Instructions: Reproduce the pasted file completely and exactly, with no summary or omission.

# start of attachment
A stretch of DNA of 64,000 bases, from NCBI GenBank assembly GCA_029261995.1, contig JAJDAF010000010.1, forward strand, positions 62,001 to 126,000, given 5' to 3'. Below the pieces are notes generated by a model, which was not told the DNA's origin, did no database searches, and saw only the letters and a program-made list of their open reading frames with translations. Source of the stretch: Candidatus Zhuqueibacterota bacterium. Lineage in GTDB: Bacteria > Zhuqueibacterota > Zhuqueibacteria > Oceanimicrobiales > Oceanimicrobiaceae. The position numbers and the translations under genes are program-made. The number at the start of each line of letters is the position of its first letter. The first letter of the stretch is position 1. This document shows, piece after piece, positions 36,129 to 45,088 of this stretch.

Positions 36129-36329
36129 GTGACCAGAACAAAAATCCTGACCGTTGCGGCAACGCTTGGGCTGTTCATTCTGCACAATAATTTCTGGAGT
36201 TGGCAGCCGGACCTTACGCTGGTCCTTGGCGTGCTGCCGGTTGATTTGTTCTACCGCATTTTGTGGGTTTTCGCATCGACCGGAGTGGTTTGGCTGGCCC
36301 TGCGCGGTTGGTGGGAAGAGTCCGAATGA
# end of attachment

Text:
A stretch of DNA of 64,000 bases, from NCBI GenBank assembly GCA_029261995.1, contig JAJDAF010000010.1, forward strand, positions 62,001 to 126,000, given 5' to 3'. Below the pieces are notes generated by a model, which was not told the DNA's origin, did no database searches, and saw only the letters and a program-made list of their open reading frames with translations. Source of the stretch: Candidatus Zhuqueibacterota bacterium. Lineage in GTDB: Bacteria > Zhuqueibacterota > Zhuqueibacteria > Oceanimicrobiales > Oceanimicrobiaceae. The position numbers and the translations under genes are program-made. The number at the start of each line of letters is the position of its first letter. The first letter of the stretch is position 1. This document shows, piece after piece, positions 36,129 to 45,088 of this stretch.

Positions 36129-36329
36129 GTGACCAGAACAAAAATCCTGACCGTTGCGGCAACGCTTGGGCTGTTCATTCTGCACAATAATTTCTGGAGT
36201 TGGCAGCCGGACCTTACGCTGGTCCTTGGCGTGCTGCCGGTTGATTTGTTCTACCGCATTTTGTGGGTTTTCGCATCGACCGGAGTGGTTTGGCTGGCCC
36301 TGCGCGGTTGGTGGGAAGAGTCCGAATGA